Was it product diversity that really killed the Australian automotive assembly industry? Changing tastes, changing economies and an ever-greater choice of vehicles have all played their role.
Nobody can dispute that there are many more different makes and models available now than there were even in the late 20th century. And while the market has grown considerably, this diversity clearly makes it difficult for any single manufacturer (or model) to corner a large share of the market.
In 1982, the top-selling car in Australia was the locally made Ford XE Falcon, which achieved 84,000 sales out of a total market of 616,000.
In 2016, the top-selling car in Australia was the Toyota Hilux with 42,000 sales out of a total of 1,178,133.
So, while the market has almost doubled in 34 years, the best-selling vehicle in that market only musters half the sales of the best seller from the 1980s.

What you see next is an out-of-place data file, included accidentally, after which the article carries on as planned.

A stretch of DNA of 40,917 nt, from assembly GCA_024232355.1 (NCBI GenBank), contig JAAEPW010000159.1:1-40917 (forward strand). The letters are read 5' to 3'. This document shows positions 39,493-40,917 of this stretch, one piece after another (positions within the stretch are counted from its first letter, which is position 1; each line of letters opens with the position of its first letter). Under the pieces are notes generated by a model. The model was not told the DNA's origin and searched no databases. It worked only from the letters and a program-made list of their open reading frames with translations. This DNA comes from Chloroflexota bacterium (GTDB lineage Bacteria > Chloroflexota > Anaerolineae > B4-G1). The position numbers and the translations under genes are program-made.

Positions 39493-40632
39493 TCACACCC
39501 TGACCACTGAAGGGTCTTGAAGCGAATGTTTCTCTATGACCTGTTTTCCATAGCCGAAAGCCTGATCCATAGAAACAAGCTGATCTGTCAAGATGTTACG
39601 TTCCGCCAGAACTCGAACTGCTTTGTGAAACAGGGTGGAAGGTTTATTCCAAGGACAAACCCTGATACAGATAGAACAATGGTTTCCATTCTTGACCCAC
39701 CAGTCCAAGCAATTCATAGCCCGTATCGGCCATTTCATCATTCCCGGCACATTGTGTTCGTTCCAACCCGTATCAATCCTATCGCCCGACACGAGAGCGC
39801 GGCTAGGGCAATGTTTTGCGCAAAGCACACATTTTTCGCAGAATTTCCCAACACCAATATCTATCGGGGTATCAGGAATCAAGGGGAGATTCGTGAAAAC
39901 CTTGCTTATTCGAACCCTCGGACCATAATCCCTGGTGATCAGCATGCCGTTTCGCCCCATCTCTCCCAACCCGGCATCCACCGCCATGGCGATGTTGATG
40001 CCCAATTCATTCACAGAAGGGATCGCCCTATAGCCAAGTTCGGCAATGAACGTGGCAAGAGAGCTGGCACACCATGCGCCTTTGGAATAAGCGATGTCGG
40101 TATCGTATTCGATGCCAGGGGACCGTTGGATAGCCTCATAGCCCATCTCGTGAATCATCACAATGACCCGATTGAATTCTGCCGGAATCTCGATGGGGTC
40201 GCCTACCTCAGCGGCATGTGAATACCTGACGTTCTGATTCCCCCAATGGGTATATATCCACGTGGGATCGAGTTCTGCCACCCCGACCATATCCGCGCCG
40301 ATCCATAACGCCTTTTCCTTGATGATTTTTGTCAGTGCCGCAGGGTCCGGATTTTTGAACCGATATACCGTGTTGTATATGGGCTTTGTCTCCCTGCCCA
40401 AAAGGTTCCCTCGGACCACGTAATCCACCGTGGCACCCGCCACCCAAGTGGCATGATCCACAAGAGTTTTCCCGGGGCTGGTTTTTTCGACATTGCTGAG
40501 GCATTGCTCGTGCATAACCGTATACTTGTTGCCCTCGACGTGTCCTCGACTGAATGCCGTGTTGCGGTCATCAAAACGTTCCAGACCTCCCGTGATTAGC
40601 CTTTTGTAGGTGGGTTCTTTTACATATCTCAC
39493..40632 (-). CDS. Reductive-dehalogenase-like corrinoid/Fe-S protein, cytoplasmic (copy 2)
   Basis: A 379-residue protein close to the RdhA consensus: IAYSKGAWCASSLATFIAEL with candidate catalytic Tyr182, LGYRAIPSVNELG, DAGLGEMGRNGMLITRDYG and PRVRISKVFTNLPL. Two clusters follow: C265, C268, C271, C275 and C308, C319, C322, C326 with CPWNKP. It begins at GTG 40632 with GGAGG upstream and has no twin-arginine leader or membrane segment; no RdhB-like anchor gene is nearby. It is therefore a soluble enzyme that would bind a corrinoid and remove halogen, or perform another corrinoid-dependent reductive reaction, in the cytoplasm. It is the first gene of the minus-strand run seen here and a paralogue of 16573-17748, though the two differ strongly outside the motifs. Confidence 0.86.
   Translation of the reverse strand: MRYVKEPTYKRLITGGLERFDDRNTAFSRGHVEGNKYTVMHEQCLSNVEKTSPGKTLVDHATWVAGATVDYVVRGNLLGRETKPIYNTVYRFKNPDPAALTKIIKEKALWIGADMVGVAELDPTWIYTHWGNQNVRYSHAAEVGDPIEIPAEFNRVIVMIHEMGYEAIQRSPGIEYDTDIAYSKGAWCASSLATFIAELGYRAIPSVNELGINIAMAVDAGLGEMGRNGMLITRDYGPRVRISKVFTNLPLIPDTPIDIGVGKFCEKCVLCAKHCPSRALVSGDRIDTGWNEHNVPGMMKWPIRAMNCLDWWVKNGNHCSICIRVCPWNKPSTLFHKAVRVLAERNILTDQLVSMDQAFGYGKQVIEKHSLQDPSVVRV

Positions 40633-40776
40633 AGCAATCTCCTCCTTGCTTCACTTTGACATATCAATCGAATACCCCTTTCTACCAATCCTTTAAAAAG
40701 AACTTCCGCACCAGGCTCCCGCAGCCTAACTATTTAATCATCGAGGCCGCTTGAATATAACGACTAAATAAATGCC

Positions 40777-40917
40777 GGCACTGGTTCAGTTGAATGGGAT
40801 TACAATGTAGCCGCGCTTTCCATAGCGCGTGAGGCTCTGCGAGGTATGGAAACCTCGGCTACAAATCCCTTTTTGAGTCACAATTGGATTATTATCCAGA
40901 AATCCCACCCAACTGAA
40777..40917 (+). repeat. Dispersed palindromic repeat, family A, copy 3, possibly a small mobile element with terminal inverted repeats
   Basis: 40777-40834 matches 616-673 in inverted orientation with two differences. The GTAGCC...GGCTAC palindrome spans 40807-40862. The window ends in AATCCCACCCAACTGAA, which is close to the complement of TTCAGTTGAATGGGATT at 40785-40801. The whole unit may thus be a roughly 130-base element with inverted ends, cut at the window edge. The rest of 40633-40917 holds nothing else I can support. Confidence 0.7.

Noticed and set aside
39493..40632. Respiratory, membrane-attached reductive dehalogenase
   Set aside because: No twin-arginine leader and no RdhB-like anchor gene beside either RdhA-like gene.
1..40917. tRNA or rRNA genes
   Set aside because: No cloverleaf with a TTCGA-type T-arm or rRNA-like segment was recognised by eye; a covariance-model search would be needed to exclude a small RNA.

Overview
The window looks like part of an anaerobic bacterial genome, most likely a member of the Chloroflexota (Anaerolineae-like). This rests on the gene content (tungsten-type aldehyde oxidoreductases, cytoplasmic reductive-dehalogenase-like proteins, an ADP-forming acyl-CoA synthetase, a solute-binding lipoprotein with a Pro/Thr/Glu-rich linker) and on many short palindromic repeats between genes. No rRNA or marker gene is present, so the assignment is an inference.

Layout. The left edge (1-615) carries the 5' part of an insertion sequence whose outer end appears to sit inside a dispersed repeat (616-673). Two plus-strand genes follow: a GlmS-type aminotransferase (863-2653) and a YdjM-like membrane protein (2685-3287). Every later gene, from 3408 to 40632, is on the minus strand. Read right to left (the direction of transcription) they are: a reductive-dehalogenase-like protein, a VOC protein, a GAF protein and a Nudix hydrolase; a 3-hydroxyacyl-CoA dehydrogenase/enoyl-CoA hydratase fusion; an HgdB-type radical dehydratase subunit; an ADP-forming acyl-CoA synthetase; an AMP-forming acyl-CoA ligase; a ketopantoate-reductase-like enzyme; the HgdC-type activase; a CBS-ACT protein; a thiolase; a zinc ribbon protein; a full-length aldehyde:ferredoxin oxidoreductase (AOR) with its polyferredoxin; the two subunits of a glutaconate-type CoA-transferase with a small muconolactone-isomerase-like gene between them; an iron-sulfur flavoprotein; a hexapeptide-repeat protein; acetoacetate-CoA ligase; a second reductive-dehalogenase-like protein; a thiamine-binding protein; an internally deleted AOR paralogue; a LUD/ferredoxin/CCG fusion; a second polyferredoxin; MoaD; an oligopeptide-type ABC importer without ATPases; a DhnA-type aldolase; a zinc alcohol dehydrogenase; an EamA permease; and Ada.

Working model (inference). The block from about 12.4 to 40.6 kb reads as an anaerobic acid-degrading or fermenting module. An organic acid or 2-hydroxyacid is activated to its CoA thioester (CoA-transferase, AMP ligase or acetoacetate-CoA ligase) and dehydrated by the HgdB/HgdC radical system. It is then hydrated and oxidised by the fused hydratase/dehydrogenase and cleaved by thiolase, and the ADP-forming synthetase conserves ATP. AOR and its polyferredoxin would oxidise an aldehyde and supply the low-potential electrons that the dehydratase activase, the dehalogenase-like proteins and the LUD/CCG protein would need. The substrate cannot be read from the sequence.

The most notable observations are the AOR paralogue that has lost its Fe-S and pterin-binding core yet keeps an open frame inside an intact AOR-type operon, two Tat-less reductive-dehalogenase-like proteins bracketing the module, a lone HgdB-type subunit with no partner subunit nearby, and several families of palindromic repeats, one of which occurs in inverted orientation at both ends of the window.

In an industry where economies of scale are all important, commodity automotive manufacturing is a global enterprise. Gone are the days when local assembly offers any advantage.
The supply chain is highly sophisticated, and manufacturing lines are fully capable of dealing with minor regional variations.
Mass-market vehicles will be produced where they can be produced cost-effectively and they will be exported to any market that can afford them.
Until Friday 20th October 2017, there were 15 nations in the world with mass-market car manufacturing operations. Now there are only 14.